By Jim Schutze
By Rachel Watts
By Lauren Drewes Daniels
By Anna Merlan
By Lee Escobedo
It was all the fault of Clay Chabot, Pabst said. At dawn, after the two men spent the night boozing and doing meth together, Chabot had dragged Pabst along to get compensation for a bad drug deal. The speed-fueled escapade had ended with Chabot killing the dealer's wife. Pabst said he'd obeyed Chabot's orders because he'd been threatened.
A peripatetic painter who spent a lot of his non-working life face-down drunk, Pabst appeared remorseful for his role, determined to tell the truth about the 1986 murder of Galua Crosby no matter the cost to himself. Pabst, who, along with Chabot, had been indicted for Crosby's murder, testified that he expected to be tried for the crime himself at some point. Under repeated questioning by the judge and Chabot's attorney, Pabst insisted he'd made no deal with the prosecution in exchange for his testimony.
Attorney and former judge Kelly Loving, who thought of Pabst as the "Pillsbury Doughboy," could see the effect his tubby client had on the jury. They believed every word Pabst said.
Chabot later took the stand in his own defense, denying any role in Crosby's death and blaming Pabst. But Chabot, a wiry and wired ex-military man, came off as a cocky, unemployed speed freak who jurors could readily imagine getting pissed off over a drug debt and exacting revenge by raping Crosby and shooting her three times in the head.
Classic courtroom drama: Two scumbags pointing the finger at each other. Each man could explain away the scant physical evidence linking him to the crime. Yeah, Pabst pawned the woman's boombox. But as Dallas Assistant District Attorney Janice Warder would hammer home, the murder weapon belonged to Chabot, who claimed Pabst had stolen it.
The jury believed Pabst, convicting Chabot and sentencing him to life in prison.
But what they didn't know was that the prosecution had a secret arrangement with Pabst in exchange for his testimony. Though Crosby's family believed Pabst had gone to prison, two days after Chabot's conviction, he pleaded guilty to misdemeanor theft of the boombox and walked free. Less than a slap on the hand.
This spring Clay Chabot's conviction became one of the latest DNA cases to bring shame to the Dallas County District Attorney's office. Pabst had played everyone involved in his prosecution for fools, and, in turn, they helped him deceive the jury.
The "Pillsbury Doughboy" failed to mention that he had sexually assaulted Crosby, a fact revealed this spring by a DNA test on a vaginal swab. The test ruled out any involvement in the rape by Chabot, who has maintained his innocence since he stepped inside the penitentiary.
Janice Warder, a well-respected prosecutor who became a state district judge in 1992, had made a "no-deal deal" with Pabst—or so it became clear when Chabot's conviction was appealed.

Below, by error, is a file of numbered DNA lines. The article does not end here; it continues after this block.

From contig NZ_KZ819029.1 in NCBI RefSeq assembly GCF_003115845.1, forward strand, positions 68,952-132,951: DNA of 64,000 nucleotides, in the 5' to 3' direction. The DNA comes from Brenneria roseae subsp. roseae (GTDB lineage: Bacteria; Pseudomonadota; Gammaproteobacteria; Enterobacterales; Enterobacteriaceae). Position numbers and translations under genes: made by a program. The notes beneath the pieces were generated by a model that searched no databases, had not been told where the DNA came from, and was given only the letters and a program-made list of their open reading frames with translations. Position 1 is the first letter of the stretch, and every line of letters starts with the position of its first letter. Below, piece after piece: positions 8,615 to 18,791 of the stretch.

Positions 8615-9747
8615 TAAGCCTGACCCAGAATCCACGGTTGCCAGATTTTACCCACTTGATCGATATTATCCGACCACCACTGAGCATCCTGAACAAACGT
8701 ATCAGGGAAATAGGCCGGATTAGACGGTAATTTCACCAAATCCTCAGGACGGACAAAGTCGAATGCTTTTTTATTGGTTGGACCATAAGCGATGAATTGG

"You testify and I'll do the fair and just thing," Warder told Pabst and Loving, according to her later testimony in federal court.
According to interviews with defense attorneys and former prosecutors, such "nod-and-a-wink" deals were common practice in the Dallas District Attorney's office in the '80s and '90s under district attorneys Henry Wade, John Vance and Bill Hill. The attitude was that, if not written down, if not an explicit quid pro quo, such arrangements did not have to be disclosed under the so-called "Brady rule," which required all exculpatory evidence be turned over to the defense.
"They say, 'You have to trust us, and you won't be displeased,'" says Randy Schaffer, a Houston attorney who handled part of Chabot's appeal. "'We have an understanding, but we have no deal. Your client is doing this to be a good citizen.'"
Under District Attorney Craig Watkins, such prosecutorial tactics are being re-examined in the light of 14-and-counting DNA exonerations in Dallas County. The issue has drawn national attention: A crew from 60 Minutes filmed Watkins' presentation earlier this month for law students working with his office and the Innocence Project at Texas Wesleyan Law School. They will be screening more than 450 requests from offenders for DNA tests.
Dallas public defender Michelle Moore worked with some of the 10 exonerees who attended the seminar. She's also coordinating the DNA screening student project. Some things have already changed, Moore says. "The DA's office used to fight everything," Moore says. Under Watkins "they are more open to tests." A week after the seminar, Watkins announced that Steven Phillips, convicted of a 1982 sexual assault, did not commit that crime. An admitted peeping tom, Phillips remains in prison on other charges.
Many defense attorneys regard unwritten deals such as the one employed in the Chabot case as deceitful.
"It's egregious, unethical and illegal," says one Dallas defense attorney, who asked not to be identified. But she says the tactic is used routinely so the prosecution can avoid any taint on their witnesses' credibility.